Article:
GitHub is at heart a Git repository hosting service, i.e. a cloud-based source code management or version control system, but that’s just the beginning. In addition, GitHub implements features for code review (pull requests, diffs, and review requests), project management (including issue tracking and assignment), integrations with other developer tools, team management, documentation, and “social coding.”
Something like a social networking site for programmers, GitHub is an open environment where programmers can freely share and collaborate (even ad hoc) on open source code. GitHub makes it easy to find useful code, copy repositories for your own use, and submit changes to others’ projects. As a result, GitHub has become home to virtually every open source project of any importance.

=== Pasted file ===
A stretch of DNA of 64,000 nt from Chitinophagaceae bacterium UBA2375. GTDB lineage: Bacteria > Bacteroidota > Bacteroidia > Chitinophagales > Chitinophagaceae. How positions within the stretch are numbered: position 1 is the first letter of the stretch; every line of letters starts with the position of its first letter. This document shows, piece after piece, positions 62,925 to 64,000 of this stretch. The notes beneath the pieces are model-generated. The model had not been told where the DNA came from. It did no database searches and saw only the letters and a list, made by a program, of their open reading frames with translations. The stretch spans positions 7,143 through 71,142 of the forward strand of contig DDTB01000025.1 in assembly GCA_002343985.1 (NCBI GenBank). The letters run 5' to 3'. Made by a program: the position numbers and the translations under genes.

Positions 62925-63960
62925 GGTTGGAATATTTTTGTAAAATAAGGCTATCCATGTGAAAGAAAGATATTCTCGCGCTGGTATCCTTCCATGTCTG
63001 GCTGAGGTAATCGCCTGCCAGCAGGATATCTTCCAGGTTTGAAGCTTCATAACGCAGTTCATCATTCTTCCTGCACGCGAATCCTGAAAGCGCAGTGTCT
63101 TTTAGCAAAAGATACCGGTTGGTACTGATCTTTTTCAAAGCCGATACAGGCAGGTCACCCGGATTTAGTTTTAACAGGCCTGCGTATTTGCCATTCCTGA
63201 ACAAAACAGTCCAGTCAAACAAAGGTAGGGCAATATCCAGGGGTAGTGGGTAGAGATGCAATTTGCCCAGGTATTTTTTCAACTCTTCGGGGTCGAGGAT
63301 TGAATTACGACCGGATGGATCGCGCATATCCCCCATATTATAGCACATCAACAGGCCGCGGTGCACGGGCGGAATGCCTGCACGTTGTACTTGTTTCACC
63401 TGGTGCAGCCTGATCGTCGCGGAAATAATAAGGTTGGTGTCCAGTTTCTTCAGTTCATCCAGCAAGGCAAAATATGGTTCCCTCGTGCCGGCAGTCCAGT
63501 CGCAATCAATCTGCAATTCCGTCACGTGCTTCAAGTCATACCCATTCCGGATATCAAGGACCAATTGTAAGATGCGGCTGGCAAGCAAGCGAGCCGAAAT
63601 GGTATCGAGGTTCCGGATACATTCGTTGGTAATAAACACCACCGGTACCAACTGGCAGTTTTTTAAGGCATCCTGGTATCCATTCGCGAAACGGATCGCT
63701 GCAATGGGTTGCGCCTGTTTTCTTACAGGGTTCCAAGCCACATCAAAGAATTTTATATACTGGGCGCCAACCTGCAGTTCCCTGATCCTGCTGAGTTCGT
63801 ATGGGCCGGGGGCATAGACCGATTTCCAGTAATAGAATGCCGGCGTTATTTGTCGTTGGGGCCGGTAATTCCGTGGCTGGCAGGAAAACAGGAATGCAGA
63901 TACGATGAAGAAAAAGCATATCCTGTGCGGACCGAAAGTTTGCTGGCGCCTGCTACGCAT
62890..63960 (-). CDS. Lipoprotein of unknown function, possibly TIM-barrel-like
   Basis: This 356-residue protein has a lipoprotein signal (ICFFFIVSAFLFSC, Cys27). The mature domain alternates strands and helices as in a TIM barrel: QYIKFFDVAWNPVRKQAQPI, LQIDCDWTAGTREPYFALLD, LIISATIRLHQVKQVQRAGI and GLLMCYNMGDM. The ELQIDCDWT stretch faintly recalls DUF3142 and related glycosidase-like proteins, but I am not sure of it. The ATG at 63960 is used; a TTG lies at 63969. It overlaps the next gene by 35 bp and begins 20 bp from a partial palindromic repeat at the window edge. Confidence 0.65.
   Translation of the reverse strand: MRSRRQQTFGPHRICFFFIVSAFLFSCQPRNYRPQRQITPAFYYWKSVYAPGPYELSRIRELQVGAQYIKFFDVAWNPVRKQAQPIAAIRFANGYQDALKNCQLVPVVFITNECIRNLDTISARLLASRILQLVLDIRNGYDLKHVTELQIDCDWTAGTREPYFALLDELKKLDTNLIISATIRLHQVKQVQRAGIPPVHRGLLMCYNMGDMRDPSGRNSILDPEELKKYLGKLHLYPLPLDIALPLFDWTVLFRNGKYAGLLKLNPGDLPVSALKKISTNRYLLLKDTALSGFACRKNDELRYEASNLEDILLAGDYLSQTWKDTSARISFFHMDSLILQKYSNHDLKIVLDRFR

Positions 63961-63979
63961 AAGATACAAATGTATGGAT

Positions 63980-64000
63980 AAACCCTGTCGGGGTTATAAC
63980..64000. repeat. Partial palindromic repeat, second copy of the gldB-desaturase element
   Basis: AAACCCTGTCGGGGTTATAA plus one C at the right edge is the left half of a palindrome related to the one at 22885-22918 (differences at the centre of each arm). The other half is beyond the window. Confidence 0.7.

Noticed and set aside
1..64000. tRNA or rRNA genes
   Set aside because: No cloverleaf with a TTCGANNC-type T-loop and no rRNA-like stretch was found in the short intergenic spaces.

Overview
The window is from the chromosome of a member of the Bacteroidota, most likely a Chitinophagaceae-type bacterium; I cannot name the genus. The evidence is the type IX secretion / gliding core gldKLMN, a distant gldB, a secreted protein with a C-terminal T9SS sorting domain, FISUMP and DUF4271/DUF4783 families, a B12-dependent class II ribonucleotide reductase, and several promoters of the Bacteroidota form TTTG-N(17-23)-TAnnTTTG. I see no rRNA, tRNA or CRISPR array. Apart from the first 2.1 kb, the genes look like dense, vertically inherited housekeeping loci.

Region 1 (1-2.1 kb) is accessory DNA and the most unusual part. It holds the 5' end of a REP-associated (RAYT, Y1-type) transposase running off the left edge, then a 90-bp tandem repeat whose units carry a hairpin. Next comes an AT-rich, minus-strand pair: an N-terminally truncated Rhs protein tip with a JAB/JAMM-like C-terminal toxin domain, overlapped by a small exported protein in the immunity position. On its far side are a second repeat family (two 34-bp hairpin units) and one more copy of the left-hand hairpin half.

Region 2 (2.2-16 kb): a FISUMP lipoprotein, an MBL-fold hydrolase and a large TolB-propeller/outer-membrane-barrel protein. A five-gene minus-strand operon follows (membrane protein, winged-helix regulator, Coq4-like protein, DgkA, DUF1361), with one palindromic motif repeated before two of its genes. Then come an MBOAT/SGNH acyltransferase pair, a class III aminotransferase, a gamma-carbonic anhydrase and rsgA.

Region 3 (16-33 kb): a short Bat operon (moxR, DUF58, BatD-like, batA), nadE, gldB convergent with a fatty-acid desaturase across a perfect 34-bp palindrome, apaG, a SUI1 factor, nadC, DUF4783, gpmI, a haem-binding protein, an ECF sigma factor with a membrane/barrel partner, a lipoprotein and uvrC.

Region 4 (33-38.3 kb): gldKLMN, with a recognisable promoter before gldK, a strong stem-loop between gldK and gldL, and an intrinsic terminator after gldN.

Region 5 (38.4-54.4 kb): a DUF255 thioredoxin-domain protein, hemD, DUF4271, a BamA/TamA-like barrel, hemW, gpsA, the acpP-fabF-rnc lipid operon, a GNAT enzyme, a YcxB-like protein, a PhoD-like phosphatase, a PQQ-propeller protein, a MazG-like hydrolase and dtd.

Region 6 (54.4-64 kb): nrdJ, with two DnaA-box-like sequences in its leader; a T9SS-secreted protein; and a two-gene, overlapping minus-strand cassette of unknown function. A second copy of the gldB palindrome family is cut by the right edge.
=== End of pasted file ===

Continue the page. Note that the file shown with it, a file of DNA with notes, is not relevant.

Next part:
Whenever I want to explore an open source project, I start by searching for the project name. Once I find the project website, I look for its code repository link, and nine times out of 10 I wind up on GitHub.
Git version control
Before we can understand what GitHub does and how GitHub works, we need to understand Git. Git is a distributed version control system, originally written by Linus Torvalds in 2005 for and with help from the Linux kernel community. I’m not here to sell you on Git, so I’ll spare you the spiel about how fast and small and flexible and popular it is, but you should know that when you clone a Git repository (“repo,” for short) you get the entire version history on your own computer, not just a snapshot from one branch at one time.